2011 Vancouver riot violence trapped staff in store

Many downtown businesses became targets during last year's Vancouver Stanley Cup riot, while some managed - by sheer luck, apparently - to avoid the looting and vandalism.

Many downtown businesses became targets during last year’s Vancouver Stanley Cup riot, while some — like the Cherry Bomb T-shirt store — managed by sheer luck to avoid the looting and vandalism.

The Granville Street business usually stays open until 9 p.m. during the week, but not on the night of Wednesday June 15, 2011.

"The police probably came in around 7:30, after the game was coming to an end," said Cherry Bomb manager Corby Holmes. "[They] said, ‘There are more yahoos outside than are us. You guys should probably lock up.’"

Holmes figured he'd hunker down inside the store with staff until the street cleared.

Suddenly, he saw a huge crowd of people frantically running down Granville Street.

"It was just out of a movie, really. Like smoke, garbage and debris, people yelling. Like out of a zombie movie, pretty much," said Holmes.


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Cherry Bomb didn't get hit, but neighbouring stores had their windows smashed.

"Unfortunately, the store next to us did get hit. We saw a chair go through the window and at that point we were all like, ‘Maybe we should think about getting out of here.’"

At about midnight, Holmes decided to make a run for it down Robson Street and across the Georgia Street Viaduct.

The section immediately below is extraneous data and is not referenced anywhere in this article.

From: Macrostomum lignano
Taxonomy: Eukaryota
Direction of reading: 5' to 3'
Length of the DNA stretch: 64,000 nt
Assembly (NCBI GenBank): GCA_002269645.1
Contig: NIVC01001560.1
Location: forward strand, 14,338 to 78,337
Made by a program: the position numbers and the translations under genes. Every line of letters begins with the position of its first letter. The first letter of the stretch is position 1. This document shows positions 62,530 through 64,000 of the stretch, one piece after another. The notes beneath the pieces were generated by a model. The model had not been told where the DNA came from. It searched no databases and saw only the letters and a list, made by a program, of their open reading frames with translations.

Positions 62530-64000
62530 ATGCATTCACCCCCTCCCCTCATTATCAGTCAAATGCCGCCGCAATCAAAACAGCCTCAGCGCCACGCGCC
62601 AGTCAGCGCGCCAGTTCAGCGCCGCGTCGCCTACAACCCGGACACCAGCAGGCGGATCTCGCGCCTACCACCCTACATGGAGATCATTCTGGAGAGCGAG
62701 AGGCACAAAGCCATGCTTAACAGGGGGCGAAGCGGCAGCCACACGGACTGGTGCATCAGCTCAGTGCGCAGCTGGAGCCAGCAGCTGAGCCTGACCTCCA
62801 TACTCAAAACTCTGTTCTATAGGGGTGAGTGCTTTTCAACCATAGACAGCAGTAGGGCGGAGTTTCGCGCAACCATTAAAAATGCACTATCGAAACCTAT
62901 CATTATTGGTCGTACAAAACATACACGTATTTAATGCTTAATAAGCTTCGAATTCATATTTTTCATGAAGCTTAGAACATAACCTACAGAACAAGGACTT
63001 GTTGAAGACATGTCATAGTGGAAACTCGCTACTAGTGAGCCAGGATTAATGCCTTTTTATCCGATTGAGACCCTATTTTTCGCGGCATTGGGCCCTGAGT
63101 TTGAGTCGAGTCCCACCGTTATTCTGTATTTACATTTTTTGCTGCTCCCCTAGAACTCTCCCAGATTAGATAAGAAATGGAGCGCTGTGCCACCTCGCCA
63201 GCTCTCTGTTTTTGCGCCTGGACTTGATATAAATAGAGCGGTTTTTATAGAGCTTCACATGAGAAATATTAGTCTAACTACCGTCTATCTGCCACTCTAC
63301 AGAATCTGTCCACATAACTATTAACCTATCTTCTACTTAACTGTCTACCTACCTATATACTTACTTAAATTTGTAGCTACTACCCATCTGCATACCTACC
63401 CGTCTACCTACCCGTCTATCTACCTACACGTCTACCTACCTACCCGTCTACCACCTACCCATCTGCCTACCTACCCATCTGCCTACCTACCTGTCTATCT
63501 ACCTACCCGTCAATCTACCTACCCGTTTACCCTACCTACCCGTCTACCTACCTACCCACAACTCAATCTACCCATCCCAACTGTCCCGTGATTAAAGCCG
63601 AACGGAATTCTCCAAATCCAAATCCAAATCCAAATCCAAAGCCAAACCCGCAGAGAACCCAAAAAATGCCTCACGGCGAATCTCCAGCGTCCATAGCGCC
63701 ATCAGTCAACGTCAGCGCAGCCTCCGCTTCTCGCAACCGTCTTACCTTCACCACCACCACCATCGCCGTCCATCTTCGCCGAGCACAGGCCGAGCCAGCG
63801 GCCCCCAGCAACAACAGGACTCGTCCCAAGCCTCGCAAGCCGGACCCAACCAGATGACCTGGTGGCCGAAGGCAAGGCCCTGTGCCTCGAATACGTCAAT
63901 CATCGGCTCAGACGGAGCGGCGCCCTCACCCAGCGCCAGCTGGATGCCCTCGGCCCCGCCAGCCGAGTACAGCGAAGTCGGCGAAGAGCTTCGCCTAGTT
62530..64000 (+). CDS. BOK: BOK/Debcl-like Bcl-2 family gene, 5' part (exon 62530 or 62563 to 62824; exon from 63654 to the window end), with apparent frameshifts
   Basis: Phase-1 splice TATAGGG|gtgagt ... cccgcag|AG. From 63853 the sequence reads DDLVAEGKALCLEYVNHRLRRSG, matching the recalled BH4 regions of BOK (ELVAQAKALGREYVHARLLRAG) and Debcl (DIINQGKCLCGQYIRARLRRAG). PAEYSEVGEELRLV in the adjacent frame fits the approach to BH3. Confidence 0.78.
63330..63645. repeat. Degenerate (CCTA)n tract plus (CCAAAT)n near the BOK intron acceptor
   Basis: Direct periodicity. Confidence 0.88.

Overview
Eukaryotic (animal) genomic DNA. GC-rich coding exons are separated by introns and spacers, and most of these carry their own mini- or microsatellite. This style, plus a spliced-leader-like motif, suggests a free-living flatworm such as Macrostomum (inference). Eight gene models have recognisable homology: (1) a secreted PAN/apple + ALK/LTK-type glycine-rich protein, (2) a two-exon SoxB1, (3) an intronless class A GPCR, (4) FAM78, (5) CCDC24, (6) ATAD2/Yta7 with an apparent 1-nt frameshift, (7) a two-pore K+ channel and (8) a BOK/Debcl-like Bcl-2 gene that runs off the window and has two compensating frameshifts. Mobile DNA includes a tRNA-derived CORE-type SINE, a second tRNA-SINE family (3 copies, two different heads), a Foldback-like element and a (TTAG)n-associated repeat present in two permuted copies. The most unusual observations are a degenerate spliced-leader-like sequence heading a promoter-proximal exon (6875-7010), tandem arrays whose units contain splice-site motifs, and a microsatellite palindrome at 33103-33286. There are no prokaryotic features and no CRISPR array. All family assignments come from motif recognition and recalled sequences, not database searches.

"When we got onto Main Street, it was like nothing had happened. It was like a typical Wednesday night," said Holmes.

Something positive

In the aftermath of the riot, the Downtown Business Improvement Association approached Cherry Bomb about collaborating on a special line of T-shirts called the VanLover.

It was part of a campaign by the city government to reassure people it was safe to come downtown.

The shirts sold well, and Cherry Bomb's own Vancouver-centric designs also found a following, particularly one that read "Real fans don't riot."

"We actually had a customer buy a shirt, got it made, put it on and walked up the street to where Sears was. After he did that, five other people ran in the store and said, ‘We just saw a guy wearing this shirt. Where did he get it from?’"

Sales increased tenfold, providing at least one positive outcome to a night many people want to forget.

Holmes says that even now, one year later, people still come in to buy the "Real fans don't riot" shirt.


With files from the CBC's Leah Hendry